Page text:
Unhindering the Soul
Anyone hoping to discover fresh ways of contemplating the human condition during Lent should try reading the reflections of Julian of Norwich, the 14th Century Christian mystic, says Paul Millward
Little is known of the woman who, it is believed, took on the name of the church of St Julian in Norwich, where she incarcerated herself for life as an anchoress. What we do know is that her withdrawal to St Julian’s church happened after she underwent a life-threatening illness at the age of 30, during which she received 16 mystical revelations in the form of visions of the crucified Christ. She dedicated the rest of her life to prayer, meditation, writing and receiving, through a window in her cell, the many visitors who came seeking her guidance and comfort.
After 20 years of reflection on the visions that had changed her life, Julian produced The Revelations of Divine Love, the first book known to have been written by a woman in the English language. In these medieval writings, Julian presents a form of Christianity that blends uncannily well with the modern mind, a mind informed by psychological concepts and a preoccupation with spiritual growth and wholeness.
One of her focal points is on the concept of sin; she is keen to rid of its negative power. According to Julian, God attaches no blame to us for our falling into sin. Moreover, God makes no distinction between our state of glory in heaven and our condition of sin on earth, but continues to love and protect our souls equally in both conditions. Julian has come to believe that sin has no substance, and is not a tangible entity in itself – all that God has created is good and therefore cannot have sin within its being: “I saw not sin; for I believe it has no manner of essence nor any portion of being.” Rather sin is an absence, an absence of good.
Julian makes a clear distinction between doing and being, such that our behaviour is not necessarily a reflection of our true nature. For Julian, the essence of our being is “one-ed” to God, consistently pure and innocent, protected and enfolded in God’s love. It has a “divine will that never consents to sin, nor ever will”, regardless of what we actually do. We can live in peace with this apparent paradox, acknowledging to God that we continue to fall into sin, but relieved of the guilt this can cause, freeing us to enjoy God’s love unhindered.
This is not to say that sin has no consequences; indeed Julian declares: “Adam’s sin was the most harm that was ever done, until the world’s end” – and that all our suffering is caused by sin. What her visions reveal to her however, is that we can transcend our worldly pain, safe in the knowledge that our suffering has a greater purpose in God’s plan for mankind; this will lead to an eternal joy beyond our current imagination:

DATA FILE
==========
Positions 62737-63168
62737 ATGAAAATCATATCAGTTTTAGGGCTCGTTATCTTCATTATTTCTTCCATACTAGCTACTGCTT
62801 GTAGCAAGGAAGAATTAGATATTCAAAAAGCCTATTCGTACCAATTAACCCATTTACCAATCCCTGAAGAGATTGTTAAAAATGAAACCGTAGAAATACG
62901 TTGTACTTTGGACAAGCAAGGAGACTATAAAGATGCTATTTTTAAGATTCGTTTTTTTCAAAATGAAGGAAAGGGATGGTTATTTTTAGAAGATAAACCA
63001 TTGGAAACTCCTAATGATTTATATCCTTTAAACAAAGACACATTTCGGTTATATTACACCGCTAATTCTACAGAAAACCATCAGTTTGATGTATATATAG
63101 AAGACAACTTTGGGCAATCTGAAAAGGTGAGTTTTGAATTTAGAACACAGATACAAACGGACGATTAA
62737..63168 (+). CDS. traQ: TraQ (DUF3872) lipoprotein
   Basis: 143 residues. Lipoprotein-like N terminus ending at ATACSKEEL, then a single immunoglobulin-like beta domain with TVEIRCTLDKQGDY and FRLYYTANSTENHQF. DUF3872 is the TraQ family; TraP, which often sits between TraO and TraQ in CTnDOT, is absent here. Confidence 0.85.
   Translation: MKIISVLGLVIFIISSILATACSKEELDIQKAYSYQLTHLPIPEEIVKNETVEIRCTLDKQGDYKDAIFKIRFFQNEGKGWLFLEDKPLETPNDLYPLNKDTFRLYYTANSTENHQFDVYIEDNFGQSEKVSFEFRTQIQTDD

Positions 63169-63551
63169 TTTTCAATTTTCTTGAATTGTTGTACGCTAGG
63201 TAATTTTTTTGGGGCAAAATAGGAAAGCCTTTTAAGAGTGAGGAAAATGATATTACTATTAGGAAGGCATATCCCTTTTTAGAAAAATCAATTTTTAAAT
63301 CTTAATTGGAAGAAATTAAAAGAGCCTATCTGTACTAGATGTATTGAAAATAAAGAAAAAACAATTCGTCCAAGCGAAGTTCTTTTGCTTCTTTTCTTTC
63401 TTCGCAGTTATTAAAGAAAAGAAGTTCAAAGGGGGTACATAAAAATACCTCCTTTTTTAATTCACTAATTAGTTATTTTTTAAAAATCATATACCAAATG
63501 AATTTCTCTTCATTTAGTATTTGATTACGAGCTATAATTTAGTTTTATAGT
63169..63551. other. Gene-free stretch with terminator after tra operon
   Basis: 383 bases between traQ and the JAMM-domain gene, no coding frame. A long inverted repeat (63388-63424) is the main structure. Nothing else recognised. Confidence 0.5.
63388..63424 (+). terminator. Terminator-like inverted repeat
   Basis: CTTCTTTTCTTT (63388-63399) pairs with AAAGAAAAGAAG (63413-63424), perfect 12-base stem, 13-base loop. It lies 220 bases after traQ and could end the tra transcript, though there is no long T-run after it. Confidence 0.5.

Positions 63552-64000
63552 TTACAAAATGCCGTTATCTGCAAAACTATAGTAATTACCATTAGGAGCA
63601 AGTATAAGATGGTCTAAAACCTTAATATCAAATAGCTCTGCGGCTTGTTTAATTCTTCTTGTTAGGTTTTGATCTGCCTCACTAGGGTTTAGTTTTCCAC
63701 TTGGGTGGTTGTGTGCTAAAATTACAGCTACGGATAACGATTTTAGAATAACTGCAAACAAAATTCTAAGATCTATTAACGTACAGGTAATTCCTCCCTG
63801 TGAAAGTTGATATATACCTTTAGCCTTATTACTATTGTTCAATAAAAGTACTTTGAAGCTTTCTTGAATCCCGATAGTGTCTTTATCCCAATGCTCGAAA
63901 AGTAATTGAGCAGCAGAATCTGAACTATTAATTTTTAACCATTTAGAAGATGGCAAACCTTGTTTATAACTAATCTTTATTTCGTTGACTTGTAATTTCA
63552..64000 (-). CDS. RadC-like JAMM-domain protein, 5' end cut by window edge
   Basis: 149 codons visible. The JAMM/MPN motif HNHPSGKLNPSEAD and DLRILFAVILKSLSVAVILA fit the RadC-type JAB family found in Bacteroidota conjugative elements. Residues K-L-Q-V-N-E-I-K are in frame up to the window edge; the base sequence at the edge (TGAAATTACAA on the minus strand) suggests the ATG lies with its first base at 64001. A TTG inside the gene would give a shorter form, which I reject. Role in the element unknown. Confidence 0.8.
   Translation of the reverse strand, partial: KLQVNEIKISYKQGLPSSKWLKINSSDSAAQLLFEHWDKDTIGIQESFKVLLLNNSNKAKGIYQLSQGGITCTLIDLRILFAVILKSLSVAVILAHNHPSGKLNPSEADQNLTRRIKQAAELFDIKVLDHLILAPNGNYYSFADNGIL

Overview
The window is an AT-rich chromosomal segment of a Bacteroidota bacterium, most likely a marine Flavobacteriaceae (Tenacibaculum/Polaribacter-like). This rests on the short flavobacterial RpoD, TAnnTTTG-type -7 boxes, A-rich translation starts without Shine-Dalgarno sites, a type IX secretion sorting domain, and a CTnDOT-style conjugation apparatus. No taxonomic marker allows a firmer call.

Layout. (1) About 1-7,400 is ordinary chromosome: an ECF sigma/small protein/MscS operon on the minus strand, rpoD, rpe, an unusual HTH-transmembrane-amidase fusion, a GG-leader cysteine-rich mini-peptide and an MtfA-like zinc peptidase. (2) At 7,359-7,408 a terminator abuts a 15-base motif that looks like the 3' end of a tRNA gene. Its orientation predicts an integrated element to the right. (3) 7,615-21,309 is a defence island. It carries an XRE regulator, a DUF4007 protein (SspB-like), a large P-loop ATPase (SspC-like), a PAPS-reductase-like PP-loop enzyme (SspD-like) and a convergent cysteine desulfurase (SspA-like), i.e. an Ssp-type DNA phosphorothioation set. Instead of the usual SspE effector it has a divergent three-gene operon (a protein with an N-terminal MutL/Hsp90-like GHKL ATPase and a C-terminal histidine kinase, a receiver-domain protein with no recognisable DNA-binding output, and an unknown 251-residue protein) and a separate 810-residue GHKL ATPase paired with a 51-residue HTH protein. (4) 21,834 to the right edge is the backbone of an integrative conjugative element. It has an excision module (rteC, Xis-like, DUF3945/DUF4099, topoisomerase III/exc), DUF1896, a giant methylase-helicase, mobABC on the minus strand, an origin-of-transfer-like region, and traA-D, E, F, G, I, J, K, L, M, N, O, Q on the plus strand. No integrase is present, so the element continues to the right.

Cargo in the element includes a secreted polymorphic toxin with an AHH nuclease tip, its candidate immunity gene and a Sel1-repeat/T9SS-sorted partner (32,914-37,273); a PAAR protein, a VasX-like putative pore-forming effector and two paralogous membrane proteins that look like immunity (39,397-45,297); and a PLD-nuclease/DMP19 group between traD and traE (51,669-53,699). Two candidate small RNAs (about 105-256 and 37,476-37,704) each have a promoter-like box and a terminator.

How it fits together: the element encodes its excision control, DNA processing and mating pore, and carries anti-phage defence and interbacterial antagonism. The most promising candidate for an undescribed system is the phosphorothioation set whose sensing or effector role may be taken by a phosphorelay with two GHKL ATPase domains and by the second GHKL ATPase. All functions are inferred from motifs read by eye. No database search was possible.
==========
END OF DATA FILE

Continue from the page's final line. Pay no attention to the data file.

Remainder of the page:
That when we come up and receive the sweet reward which grace has created for us,
Then we shall thank and bless our Lord, endlessly rejoicing that we ever suffered woe.
And that shall be because of an attribute of blessed love that we shall discover in God – which
We might never have known without woe going before.
Central to God’s plan to lead us into these higher realms of love and bliss is the death of Christ on the cross. As we prepare for Easter this Lent, and reflect upon the monumental sadness of the crucifixion, Julian offers an alternative perspective, recording these words of Jesus spoken to her:
It is a joy, a bliss, an endless delight to me that ever I suffered the Passion for thee; and if I could suffer more, I would suffer more.
The depth of God’s love for every person renders any inclination we might have to look to the sins of others as breaking our connection to God:
To consider the sins of other people will produce a thick film over the eyes of our soul, and prevent us for the time being from seeing the ‘fair beauty of the Lord’ – unless, that is, we look at them contrite along with the sinner, being sorry with and for him, and yearning over him for God. Without this it can only harm, disturb, and hinder the soul who considers them. I gathered all this from the revelation about compassion…This blessed friend is Jesus; it is his will and plan that we hang on to him, and hold tight always, in whatever circumstances; for whether we are filthy or clean is all the same to his love.
Julian’s longing is to lift us from what she calls our spiritual blindness to glimpse our true nature and purpose in God, freeing us to enjoy a more fulfilling life, in relationship both with God and with other people:
Thus I was taught that love was our Lord’s meaning… And in this love he has done all his work, and in this love he has made all things profitable to us. And in this love our life is everlasting…
Paul Millward is a freelance writer and journalist specialising in the interface between history and contemporary social issues
This article was published in the February 2013 edition of Reform.